U.S. still has edge despite China’s advances, Pacific Air Forces’ head says
Despite a new study saying America has lost its “military primacy” in the Indo- Pacific due to a focus on the Middle East while China advanced its military capability, the head of Pacific Air Forces on Oahu said the United States still has the advantage.
Mahalo for reading the Honolulu Star-Advertiser!
You're reading a premium story. Read the full story with our Print & Digital Subscription.
Already a subscriber? Log in now to continue reading this story.
Despite a new study saying America has lost its “military primacy” in the Indo-
Pacific due to a focus on the Middle East while China advanced its military capability, the head of Pacific Air Forces on Oahu said the United States still has the advantage.
“What I do see is, China is actually trying to increase its capability,” Gen. Charles Q. Brown Jr. said Tuesday. “I wouldn’t say that our advantage is completely lost — counter to what the study said.”
The United States has some key pluses that China doesn’t have: the quality of its platforms, the quality of its airmen and the quality of its relationships, Brown said in a meeting with reporters.
“We have good relationships with a number of countries (that we) exercise with across the region. You don’t see that with China,” he said. U.S. forces have been combat-tested around the world in recent years, he noted.
“We want to be the partner of choice from a security perspective — and I think we are in a lot of areas,” said Brown, whose headquarters is at Joint Base Pearl Harbor-Hickam.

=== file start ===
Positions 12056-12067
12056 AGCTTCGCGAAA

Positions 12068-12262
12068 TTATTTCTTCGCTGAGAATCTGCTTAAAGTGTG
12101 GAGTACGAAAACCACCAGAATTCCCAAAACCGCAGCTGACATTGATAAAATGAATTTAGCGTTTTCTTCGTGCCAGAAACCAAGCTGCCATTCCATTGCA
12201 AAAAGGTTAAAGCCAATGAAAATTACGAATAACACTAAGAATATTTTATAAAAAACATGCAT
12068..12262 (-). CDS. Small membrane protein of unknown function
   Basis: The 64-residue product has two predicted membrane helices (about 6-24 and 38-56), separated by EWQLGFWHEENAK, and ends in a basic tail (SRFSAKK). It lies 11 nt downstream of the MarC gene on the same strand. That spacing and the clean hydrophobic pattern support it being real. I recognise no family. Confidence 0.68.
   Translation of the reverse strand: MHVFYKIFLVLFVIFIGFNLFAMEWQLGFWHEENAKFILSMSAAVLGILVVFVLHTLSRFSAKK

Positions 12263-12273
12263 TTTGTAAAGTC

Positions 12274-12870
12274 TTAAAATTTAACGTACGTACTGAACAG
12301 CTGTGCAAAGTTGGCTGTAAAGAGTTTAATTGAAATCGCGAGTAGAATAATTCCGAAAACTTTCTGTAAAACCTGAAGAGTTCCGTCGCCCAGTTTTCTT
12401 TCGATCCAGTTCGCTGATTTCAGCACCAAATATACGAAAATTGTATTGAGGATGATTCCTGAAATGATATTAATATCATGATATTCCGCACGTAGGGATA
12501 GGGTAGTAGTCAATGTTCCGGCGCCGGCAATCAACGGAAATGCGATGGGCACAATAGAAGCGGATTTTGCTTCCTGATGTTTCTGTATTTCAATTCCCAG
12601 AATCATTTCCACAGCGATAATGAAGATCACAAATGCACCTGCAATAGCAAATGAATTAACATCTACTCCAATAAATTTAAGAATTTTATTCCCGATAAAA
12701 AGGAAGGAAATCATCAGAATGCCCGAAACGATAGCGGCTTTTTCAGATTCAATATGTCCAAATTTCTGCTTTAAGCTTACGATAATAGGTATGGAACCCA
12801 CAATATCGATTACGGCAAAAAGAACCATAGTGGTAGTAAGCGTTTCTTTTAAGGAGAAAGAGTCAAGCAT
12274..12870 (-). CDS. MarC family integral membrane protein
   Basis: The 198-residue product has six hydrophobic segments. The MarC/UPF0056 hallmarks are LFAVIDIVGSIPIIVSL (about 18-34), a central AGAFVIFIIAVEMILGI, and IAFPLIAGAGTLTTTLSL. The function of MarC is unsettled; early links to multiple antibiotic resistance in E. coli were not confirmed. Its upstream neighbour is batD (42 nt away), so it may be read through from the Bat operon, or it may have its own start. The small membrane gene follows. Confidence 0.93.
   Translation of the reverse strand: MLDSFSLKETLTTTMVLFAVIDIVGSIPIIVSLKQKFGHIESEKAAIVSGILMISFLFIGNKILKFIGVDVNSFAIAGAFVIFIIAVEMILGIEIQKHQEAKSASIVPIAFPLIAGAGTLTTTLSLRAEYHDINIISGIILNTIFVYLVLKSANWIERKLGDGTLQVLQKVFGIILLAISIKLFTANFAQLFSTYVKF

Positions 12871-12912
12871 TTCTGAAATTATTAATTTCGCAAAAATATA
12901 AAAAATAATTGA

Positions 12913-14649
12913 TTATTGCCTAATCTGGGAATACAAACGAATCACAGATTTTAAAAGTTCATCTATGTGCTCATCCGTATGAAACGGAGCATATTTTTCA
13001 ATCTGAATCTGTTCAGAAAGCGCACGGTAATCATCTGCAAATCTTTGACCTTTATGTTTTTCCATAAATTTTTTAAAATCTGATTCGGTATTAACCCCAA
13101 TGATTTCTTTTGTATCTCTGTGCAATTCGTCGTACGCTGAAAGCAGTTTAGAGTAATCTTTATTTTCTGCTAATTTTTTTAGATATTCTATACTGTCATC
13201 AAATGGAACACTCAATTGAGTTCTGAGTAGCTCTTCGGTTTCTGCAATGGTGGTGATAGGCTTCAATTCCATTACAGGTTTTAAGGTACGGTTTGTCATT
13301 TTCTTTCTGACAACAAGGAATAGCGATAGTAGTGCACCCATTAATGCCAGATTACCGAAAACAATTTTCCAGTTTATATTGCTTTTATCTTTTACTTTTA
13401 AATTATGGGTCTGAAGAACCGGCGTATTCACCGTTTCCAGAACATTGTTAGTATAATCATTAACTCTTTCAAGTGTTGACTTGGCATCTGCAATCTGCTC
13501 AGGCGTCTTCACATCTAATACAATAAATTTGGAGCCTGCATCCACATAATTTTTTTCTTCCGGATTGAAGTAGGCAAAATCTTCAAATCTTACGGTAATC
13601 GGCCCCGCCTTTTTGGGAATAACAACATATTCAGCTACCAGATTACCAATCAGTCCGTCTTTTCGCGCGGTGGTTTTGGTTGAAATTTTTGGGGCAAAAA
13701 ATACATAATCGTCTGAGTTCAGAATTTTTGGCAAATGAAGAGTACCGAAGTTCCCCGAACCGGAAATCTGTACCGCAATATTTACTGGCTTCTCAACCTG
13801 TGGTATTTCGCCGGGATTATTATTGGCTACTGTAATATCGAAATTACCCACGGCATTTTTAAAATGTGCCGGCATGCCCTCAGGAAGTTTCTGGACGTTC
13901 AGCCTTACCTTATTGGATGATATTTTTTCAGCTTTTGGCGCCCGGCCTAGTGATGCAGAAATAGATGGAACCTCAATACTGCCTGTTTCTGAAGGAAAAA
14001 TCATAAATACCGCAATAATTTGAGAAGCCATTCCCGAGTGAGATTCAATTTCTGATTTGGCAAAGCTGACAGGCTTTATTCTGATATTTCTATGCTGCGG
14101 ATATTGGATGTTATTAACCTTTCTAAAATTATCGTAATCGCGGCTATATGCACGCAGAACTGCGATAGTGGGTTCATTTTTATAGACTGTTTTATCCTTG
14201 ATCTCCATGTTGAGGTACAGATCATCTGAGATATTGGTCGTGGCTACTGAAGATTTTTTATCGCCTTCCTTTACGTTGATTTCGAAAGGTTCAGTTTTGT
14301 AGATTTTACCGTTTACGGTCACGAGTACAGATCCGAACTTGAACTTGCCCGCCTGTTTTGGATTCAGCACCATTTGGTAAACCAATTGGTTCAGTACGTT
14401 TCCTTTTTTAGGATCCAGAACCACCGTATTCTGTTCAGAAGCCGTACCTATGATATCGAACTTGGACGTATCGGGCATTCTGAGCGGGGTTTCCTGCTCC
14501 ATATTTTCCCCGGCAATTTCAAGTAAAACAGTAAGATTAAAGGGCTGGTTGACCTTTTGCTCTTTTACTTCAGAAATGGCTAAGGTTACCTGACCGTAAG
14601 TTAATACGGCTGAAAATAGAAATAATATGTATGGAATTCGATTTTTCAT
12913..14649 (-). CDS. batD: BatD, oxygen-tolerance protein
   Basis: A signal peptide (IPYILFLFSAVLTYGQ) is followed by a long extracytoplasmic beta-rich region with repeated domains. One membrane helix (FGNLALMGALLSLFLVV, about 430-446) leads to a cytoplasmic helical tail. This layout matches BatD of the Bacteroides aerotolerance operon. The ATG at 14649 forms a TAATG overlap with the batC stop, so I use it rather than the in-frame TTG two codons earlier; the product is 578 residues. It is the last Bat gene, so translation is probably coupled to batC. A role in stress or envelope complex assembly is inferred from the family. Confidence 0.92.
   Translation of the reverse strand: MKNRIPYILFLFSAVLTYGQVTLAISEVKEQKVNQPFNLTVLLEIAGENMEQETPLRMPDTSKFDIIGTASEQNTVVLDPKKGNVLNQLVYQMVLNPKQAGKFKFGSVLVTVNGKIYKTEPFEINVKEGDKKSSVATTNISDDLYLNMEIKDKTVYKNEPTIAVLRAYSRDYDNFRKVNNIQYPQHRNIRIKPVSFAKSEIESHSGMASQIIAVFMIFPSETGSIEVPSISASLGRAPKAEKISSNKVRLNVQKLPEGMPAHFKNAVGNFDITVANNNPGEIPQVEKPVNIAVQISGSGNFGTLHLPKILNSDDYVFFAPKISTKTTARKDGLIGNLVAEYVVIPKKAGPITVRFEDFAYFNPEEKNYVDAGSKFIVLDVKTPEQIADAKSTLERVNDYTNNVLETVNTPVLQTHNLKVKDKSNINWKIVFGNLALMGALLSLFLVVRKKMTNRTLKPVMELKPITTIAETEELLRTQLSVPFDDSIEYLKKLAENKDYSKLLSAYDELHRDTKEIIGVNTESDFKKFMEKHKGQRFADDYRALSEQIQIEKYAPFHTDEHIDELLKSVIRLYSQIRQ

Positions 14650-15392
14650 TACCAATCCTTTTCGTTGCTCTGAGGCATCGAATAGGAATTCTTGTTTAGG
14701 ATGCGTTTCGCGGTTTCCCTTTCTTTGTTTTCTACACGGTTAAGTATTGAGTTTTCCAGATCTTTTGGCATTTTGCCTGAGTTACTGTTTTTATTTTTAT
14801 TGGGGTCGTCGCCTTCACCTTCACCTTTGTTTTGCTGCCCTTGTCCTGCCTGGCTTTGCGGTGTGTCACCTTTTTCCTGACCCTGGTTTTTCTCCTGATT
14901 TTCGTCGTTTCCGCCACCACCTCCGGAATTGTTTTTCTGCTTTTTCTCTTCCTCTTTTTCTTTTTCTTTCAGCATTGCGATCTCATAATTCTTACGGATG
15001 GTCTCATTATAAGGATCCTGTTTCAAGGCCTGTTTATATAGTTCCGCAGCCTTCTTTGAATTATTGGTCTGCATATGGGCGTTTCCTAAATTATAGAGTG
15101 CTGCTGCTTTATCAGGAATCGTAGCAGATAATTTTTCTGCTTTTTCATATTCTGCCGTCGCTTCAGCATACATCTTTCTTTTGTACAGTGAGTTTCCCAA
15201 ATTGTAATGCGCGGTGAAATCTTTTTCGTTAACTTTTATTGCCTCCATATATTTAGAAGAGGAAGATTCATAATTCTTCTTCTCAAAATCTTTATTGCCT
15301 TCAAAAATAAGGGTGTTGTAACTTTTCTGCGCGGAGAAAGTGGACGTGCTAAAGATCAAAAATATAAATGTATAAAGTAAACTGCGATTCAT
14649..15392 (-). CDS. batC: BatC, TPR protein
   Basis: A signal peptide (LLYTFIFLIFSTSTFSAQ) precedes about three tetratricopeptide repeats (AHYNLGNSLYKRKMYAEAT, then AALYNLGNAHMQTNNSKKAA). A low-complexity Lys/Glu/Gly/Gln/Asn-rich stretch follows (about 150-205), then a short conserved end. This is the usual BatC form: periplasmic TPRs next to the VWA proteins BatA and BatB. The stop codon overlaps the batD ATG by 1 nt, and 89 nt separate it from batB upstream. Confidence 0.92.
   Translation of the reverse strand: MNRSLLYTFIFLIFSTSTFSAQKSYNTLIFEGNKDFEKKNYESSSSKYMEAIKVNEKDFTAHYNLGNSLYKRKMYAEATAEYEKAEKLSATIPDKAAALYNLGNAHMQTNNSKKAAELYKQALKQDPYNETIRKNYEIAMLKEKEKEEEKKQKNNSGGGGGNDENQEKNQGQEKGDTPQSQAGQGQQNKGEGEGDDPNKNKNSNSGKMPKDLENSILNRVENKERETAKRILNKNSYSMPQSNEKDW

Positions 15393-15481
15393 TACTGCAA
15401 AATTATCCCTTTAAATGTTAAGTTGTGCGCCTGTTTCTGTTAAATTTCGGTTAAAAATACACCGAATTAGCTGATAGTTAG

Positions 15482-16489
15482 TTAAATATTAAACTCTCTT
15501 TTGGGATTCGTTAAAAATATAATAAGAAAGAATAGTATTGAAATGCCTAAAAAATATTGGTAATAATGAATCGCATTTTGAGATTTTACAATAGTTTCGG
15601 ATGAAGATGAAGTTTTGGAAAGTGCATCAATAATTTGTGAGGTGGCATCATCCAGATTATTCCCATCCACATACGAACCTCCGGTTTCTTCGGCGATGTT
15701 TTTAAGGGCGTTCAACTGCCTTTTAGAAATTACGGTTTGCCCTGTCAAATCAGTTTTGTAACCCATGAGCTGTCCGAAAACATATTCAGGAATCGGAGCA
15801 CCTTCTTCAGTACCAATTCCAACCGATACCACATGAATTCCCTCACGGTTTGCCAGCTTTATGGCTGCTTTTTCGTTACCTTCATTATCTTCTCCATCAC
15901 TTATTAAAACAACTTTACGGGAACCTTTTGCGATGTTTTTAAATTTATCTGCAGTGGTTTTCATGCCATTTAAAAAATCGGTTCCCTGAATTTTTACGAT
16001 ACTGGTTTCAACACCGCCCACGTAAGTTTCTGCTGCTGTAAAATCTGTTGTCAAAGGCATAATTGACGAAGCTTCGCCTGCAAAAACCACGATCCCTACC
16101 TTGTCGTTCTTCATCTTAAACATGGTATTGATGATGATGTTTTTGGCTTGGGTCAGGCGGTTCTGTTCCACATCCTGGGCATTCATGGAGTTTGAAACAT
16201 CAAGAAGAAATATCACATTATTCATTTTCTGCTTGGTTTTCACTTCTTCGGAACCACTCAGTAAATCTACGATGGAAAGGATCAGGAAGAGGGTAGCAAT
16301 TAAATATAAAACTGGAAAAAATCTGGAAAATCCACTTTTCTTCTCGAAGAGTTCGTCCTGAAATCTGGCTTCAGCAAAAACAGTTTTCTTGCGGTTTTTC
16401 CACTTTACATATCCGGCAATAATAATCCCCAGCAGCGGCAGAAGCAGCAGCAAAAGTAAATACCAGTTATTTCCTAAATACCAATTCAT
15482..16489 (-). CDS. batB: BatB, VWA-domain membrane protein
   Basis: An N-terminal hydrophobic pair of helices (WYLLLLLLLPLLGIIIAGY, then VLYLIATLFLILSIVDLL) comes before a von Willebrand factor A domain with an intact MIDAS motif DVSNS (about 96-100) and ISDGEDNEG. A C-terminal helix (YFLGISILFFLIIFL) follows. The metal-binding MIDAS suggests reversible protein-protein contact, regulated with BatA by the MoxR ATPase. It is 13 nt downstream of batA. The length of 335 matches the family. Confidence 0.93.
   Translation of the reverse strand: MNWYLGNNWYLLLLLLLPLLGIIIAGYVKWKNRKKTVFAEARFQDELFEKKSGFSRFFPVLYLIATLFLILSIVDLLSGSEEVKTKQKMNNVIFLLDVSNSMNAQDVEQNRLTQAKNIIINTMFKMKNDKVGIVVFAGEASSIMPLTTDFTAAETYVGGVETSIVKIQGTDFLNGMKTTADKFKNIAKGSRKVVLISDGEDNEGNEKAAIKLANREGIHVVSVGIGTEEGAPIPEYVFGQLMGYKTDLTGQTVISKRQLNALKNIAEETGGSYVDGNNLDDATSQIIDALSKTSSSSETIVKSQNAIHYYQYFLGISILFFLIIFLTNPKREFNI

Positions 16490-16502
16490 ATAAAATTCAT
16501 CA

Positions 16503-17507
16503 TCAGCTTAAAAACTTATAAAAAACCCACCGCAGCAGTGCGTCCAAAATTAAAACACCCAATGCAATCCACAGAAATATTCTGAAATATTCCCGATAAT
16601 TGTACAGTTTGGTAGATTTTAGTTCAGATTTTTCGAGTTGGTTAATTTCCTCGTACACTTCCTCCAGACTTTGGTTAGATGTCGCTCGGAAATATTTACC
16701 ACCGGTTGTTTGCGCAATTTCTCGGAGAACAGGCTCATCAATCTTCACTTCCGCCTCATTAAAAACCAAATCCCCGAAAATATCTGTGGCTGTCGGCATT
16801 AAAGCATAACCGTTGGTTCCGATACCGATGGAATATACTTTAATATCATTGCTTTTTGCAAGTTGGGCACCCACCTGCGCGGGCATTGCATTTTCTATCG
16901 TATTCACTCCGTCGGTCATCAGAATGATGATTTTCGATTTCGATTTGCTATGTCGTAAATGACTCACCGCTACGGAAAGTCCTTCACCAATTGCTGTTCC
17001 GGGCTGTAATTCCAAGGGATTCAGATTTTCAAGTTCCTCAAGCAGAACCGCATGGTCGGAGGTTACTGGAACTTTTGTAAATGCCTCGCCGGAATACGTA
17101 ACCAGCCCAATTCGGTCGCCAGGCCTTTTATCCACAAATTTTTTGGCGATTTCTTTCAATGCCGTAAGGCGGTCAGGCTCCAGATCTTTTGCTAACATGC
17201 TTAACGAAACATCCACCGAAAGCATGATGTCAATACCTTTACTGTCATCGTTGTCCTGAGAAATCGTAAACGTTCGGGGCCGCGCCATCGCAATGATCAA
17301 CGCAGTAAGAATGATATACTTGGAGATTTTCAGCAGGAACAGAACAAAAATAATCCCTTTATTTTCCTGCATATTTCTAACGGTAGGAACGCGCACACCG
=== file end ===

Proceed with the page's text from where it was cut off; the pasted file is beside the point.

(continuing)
An August report by the United States Studies Centre in Sydney concluded that the combined effect of nearly two decades of counterinsurgency wars in the Middle East, budget austerity and underinvestment in advanced weapons has left America with an atrophying force that is “ill-prepared for great power competition in the Indo-Pacific.”
The United States is trying to play catch-up, but an “outdated superpower mindset” is seen as limiting efforts to scale back on global commitments and hampering efforts in the
Pacific as a result.
Brown and Air Force Chief of Staff Gen. David Goldfein recently returned from a trip to the Philippines, Vietnam and Australia.
It was the first visit to Vietnam by an Air Force chief of staff since the end of the war with America in 1975. Brown, head of the
Pacific Air Force command with 46,000 military and
civilian personnel and about 320 fighter and attack aircraft, was also making his first trip to Vietnam. An additional 100 aircraft rotate through Guam.
Brown said the stop in Vietnam, including Hanoi, was “pretty moving.” He noted that both his and Goldfein’s fathers fought in the country — his father in the Army and Goldfein’s as an F-4 pilot.
“Remembering as a young guy my dad going off to Vietnam, and then actually being there (myself), was somewhat surreal,” he said.
Vietnam has clashed with China over contested islands and regions in the South China Sea, and is seen as a possible counterweight to China.
“They shared their opinions about what they felt the (People’s Republic of China) was doing inside their exclusive economic area, and the fact they are feeling pressure from the PRC,” Brown said. “So they are a bit vocal, and they actually mentioned the fact that it would be helpful if the United States and others would actually call China out.”
Vietnam is pursuing T-6 Texan II trainer aircraft for their air force, “which is interesting because most of the stuff they have right now is from Russia,” he said.
Also discussed was English language training. Brown said a “significant number” of Vietnamese come to the United States for college.
“And there are opportunities there,” he said. There are no Vietnamese nationals at any of the military academies, and Goldfein has made it a goal to invite a Vietnamese student to attend the Air Force Academy next academic year, Brown said.
In 2017 a decommissioned Coast Guard cutter was transferred to Vietnam, and in 2018 the aircraft carrier USS Carl Vinson made a port call in Danang — the first such stop since the end of the Vietnam War.